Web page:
Nation's Critical Infrastructure.'' The Committee received 
testimony from Hon. Jane Holl Lute, Deputy Secretary, U.S. 
Department of Homeland Security; Mr. Anish B. Bhimani, 
Chairman, Financial Services Information Sharing and Analysis 
Center; Mr. Gary W. Hayes, Chief Information Officer, 
Centerpoint Energy; and Ms. Michelle Richardson, Legislative 
Counsel, American Civil Liberties Union.
    On May 16, 2013, the Subcommittee on Cybersecurity, 
Infrastructure Protection, and Security Technologies held a 
hearing entitled ``Facilitating Cyber Threat Information 
Sharing and Partnering with the Private Sector to Protect 
Critical Infrastructure: An Assessment of DHS Capabilities.'' 
The Subcommittee received testimony from Ms. Roberta Stempfley, 
Acting Assistant Secretary, Office of Cybersecurity and 
Communications, U.S. Department of Homeland Security; Mr. Larry 
Zelvin, Director, National Cybersecurity and Communications 
Integration Center, U.S. Department of Homeland Security; and 
Mr. Charles K. Edwards, Acting Inspector General, U.S. 
Department of Homeland Security.
    On October 30, 2013, the Subcommittee on Emergency 
Preparedness, Response, and Communications and the Subcommittee 
on Cybersecurity, Infrastructure Protection, and Security 
Technologies held a joint hearing entitled ``Cyber Incident 
Response: Bridging the Gap Between Cybersecurity and Emergency 
Management.'' The Subcommittee received testimony from Ms.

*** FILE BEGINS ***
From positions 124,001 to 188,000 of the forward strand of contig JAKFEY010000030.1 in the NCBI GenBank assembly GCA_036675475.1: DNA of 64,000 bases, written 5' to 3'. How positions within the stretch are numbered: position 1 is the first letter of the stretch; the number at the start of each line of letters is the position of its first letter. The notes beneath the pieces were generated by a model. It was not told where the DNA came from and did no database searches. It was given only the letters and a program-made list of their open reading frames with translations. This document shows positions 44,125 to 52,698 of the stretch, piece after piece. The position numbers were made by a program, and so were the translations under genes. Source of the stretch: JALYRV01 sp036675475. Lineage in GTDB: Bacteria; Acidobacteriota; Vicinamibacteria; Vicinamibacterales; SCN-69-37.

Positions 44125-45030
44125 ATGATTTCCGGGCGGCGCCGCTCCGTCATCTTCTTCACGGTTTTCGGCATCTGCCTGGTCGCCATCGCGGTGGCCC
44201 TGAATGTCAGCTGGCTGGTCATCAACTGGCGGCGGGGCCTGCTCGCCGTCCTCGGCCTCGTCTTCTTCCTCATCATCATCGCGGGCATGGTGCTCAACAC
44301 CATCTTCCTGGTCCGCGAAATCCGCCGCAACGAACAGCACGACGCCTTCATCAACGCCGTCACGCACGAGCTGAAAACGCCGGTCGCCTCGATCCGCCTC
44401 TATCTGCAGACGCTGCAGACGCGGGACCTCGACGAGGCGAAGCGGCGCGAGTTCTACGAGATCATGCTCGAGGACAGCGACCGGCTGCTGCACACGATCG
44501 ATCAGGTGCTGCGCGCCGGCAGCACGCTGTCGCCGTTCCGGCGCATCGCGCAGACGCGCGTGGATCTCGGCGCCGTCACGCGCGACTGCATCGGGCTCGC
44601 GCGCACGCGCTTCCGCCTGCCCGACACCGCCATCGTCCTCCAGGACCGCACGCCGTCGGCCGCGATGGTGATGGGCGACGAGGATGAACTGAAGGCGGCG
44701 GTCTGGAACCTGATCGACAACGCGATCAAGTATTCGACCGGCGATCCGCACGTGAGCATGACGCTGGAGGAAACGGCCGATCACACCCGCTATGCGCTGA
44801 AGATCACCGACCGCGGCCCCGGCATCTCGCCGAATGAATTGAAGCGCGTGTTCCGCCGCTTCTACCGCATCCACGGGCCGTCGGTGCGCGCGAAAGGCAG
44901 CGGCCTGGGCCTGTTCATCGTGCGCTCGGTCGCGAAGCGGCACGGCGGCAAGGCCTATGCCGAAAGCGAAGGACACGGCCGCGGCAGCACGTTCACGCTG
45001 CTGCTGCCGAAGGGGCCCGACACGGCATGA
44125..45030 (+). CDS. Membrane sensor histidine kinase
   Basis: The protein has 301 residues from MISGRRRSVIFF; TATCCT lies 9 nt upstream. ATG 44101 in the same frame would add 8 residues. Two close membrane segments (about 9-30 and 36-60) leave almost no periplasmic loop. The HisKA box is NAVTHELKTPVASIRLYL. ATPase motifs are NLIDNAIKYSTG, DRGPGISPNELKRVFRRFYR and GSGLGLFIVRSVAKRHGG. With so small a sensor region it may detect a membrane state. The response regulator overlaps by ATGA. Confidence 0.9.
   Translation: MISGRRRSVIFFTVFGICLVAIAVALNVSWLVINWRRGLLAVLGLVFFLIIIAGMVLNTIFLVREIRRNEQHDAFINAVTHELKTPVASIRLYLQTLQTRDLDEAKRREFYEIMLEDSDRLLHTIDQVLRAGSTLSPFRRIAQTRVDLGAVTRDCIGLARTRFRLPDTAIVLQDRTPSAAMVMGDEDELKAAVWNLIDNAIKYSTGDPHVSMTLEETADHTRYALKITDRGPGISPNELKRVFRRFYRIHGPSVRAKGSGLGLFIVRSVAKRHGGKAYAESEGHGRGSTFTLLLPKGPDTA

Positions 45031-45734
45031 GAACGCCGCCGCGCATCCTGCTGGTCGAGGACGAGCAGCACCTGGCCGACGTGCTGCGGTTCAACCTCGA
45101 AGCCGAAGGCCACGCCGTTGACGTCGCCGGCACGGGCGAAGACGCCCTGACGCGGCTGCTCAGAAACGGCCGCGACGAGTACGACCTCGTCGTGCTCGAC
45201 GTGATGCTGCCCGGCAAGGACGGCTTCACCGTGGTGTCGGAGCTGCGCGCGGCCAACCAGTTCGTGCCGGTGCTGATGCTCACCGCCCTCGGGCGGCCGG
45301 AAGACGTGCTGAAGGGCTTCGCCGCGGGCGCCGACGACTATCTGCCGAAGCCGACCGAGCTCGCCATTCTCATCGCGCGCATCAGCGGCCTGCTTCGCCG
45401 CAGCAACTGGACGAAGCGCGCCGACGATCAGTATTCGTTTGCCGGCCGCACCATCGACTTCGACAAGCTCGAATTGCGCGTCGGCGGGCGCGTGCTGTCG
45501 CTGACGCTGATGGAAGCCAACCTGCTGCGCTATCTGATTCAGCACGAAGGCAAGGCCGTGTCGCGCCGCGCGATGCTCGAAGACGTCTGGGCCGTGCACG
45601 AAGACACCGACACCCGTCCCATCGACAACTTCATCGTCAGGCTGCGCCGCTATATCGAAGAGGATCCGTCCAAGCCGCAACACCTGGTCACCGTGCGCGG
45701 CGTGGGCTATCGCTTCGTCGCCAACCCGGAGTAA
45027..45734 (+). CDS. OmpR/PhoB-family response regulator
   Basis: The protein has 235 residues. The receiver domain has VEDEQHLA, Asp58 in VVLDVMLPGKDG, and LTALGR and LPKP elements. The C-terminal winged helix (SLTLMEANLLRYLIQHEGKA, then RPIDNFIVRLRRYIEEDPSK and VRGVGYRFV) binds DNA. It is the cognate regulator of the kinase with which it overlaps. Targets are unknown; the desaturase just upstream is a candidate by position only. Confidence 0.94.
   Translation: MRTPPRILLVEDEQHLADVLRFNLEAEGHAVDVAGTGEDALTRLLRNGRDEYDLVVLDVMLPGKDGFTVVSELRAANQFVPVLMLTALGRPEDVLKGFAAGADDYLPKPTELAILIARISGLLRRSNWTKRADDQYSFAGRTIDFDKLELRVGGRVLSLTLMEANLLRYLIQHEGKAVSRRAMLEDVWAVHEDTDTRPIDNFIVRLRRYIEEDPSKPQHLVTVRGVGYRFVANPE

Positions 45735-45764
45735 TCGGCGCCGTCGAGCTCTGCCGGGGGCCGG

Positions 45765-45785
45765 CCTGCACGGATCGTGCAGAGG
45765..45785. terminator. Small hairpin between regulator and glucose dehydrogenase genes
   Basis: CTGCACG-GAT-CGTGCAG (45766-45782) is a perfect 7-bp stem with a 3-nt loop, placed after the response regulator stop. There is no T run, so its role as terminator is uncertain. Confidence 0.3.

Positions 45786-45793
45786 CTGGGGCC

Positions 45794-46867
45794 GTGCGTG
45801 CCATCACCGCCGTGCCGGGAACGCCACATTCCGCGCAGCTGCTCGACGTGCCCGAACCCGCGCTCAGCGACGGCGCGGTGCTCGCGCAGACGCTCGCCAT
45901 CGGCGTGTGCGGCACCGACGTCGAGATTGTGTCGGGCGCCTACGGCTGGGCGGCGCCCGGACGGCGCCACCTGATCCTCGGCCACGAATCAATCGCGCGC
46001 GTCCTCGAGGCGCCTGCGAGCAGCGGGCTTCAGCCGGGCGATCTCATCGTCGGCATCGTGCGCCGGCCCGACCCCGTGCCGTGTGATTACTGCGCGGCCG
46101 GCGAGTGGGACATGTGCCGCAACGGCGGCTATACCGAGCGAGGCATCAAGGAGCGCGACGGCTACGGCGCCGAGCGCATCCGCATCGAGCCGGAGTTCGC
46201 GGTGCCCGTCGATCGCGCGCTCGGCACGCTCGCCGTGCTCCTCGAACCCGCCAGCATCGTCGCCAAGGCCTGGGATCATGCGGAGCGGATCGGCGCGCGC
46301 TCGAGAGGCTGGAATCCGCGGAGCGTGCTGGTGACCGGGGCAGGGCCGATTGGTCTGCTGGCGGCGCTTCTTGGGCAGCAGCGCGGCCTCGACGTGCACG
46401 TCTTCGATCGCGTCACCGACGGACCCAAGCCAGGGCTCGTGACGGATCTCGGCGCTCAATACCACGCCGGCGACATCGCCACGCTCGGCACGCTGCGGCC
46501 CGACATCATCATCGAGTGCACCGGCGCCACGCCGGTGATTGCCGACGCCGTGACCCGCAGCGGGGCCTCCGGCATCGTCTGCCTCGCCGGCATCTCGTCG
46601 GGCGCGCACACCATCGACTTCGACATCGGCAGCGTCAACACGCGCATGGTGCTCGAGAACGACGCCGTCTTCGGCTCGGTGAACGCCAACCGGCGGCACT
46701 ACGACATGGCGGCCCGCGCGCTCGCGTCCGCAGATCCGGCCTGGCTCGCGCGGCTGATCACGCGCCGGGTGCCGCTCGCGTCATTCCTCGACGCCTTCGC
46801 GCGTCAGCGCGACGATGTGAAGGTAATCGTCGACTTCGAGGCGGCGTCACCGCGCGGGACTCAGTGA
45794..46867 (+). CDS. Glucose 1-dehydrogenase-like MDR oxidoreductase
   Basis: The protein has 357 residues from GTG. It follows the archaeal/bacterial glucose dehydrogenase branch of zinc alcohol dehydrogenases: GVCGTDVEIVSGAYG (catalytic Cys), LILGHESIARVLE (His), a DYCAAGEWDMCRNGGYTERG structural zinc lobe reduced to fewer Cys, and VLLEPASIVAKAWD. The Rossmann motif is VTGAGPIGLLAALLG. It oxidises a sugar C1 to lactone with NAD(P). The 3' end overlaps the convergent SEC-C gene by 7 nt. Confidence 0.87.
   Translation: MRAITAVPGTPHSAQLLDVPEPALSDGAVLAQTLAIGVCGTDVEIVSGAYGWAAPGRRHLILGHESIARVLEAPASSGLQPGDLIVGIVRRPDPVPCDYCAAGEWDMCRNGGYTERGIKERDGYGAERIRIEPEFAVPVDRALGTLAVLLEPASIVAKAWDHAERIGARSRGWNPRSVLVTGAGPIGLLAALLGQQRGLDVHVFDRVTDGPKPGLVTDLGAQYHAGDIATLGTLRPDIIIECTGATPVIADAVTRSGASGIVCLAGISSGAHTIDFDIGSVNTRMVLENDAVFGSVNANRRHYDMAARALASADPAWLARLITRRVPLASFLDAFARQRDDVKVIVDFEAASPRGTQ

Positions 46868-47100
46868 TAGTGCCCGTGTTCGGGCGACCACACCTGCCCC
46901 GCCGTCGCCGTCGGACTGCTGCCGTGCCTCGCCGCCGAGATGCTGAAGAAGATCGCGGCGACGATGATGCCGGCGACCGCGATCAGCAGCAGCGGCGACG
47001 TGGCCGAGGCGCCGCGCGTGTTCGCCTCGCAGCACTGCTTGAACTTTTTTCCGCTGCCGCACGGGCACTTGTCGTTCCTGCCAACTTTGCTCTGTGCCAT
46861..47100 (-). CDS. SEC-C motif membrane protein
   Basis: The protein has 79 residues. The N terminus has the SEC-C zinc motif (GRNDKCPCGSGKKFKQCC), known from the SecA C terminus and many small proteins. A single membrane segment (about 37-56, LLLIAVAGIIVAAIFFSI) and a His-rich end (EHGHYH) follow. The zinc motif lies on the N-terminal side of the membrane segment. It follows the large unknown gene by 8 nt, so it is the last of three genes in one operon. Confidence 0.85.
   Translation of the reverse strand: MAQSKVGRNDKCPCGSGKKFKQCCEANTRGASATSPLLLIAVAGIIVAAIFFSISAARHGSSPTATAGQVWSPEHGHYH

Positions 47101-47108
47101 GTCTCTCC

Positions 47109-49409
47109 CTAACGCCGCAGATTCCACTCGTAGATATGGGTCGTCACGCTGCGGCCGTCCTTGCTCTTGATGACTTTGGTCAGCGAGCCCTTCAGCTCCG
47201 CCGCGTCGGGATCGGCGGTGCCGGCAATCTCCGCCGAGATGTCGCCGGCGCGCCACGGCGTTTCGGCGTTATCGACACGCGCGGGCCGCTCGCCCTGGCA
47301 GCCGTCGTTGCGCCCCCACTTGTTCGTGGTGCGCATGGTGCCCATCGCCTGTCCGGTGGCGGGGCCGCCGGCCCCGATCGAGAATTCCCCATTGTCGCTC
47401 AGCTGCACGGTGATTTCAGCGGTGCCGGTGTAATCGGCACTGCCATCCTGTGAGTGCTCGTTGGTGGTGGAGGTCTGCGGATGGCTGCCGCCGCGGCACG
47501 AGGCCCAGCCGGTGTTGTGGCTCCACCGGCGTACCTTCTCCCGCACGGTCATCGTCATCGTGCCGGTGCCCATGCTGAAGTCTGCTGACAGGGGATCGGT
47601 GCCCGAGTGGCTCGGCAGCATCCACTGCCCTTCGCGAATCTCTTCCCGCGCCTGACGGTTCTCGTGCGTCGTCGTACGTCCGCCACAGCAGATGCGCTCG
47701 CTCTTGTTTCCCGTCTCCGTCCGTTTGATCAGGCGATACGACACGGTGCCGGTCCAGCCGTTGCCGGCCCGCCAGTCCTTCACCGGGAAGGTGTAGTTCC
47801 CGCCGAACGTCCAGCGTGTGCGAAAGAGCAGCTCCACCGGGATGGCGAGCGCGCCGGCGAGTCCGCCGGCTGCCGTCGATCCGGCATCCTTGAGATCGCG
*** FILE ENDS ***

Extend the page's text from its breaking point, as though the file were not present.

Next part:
Roberta Stempfley, Acting Assistant Secretary, Office of 
Cybersecurity and Communications, National Protection and 
Programs Directorate, U.S. Department of Homeland Security; Mr. 
Charley English, Director, Georgia Emergency Management Agency, 
testifying on behalf of the National Emergency Management 
Association; Mr. Craig Orgeron, Chief Information Officer and 
Executive Director, Department of Information Technology 
Services, State of Mississippi, testifying on behalf of the 
National Association of State Chief Information Officers; Mr. 
Mike Sena, Deputy Director, Northern California Regional 
Intelligence Center, testifying on behalf of the National 
Fusion Center Association; and Mr. Paul Molitor, Assistant Vice 
President, National Electrical Manufacturers Association.

                        Committee Consideration

    The Committee on Homeland Security met on October 29, 2013, 
to consider H.R. 3107, and ordered the measure to be reported 
to the House with a favorable recommendation by voice vote. The 
Committee took the following actions:
    The Committee agreed to H.R. 3107, as amended, by voice 
vote.
The following amendments were offered:

 An Amendment in the Nature of a Substitute to H.R. 3107 
offered by Ms. Clarke (#1); was AGREED TO, as amended, by voice 
vote.
    A unanimous consent request by Mr. McCaul to consider the 
Amendment in the Nature of a Substitute as base text for 
purposes of amendment was not objected to.

 An amendment to the Amendment in the Nature of a Substitute to 
H.R. 3107 offered by Ms. Jackson Lee (#1A); was WITHDRAWN by 
unanimous consent.
     Add at the end of paragraph (2) of section 2(b) the following: (G) 
Information on how many senior, mid- and entry level cybersecurity 
positions are filled by career Federal employees and how many are 
filled by contractors.; was WITHDRAWN by unanimous consent.